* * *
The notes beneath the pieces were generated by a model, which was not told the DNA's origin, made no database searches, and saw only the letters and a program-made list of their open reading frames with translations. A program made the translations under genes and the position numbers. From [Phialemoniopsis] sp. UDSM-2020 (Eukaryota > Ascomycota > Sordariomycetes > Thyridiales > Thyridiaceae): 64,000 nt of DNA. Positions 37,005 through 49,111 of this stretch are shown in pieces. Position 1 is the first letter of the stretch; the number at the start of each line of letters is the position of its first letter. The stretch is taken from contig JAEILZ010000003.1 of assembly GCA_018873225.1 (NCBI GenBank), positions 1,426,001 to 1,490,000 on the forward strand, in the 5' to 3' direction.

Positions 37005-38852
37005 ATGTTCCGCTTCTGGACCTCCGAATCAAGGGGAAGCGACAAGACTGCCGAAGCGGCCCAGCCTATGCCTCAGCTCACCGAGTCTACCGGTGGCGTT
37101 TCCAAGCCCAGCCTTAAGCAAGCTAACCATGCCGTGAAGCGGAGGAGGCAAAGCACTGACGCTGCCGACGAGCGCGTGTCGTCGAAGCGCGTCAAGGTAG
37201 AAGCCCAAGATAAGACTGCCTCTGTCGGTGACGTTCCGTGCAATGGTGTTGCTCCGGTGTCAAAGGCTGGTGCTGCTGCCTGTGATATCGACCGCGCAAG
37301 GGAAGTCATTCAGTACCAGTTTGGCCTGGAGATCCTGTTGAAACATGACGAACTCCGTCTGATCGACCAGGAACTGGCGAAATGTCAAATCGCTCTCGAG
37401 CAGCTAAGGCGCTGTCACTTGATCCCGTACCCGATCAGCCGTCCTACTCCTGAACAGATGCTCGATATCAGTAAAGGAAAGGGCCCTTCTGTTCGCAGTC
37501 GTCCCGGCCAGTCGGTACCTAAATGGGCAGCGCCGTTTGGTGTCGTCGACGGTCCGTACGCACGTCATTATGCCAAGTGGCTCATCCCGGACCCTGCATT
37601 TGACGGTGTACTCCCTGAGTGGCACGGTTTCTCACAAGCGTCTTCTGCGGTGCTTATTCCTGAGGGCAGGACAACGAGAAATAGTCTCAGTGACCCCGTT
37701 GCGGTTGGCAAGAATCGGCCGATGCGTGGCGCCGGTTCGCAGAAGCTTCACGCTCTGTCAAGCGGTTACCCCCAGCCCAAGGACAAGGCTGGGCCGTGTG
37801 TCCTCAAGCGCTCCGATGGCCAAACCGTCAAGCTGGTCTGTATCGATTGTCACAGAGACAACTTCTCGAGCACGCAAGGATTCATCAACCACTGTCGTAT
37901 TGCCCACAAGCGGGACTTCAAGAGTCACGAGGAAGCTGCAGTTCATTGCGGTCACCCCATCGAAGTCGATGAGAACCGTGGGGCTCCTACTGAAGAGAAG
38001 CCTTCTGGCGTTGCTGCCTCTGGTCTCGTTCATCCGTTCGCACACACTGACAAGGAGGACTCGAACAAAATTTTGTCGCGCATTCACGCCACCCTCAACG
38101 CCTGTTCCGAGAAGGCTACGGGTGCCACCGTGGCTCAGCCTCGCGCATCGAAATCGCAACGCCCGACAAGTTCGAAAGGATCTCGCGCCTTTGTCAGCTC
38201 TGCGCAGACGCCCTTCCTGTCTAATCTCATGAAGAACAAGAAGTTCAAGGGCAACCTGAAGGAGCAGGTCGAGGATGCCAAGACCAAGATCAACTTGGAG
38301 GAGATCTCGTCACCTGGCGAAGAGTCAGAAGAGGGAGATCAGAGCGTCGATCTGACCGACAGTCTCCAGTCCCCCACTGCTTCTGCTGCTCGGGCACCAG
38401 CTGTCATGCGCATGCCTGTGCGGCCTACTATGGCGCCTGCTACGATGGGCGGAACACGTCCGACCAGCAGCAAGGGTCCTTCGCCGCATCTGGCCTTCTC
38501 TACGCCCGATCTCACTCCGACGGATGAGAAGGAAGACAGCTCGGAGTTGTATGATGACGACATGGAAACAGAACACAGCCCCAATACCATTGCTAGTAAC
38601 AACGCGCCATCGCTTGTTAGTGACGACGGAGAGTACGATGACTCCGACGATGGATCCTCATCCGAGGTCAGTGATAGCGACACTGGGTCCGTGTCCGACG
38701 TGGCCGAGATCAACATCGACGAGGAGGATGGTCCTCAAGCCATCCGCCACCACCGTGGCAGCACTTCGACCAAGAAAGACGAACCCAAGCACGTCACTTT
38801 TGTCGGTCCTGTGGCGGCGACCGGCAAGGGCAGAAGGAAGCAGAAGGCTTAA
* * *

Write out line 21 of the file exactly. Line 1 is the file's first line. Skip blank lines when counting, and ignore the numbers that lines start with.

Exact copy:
38801 TGTCGGTCCTGTGGCGGCGACCGGCAAGGGCAGAAGGAAGCAGAAGGCTTAA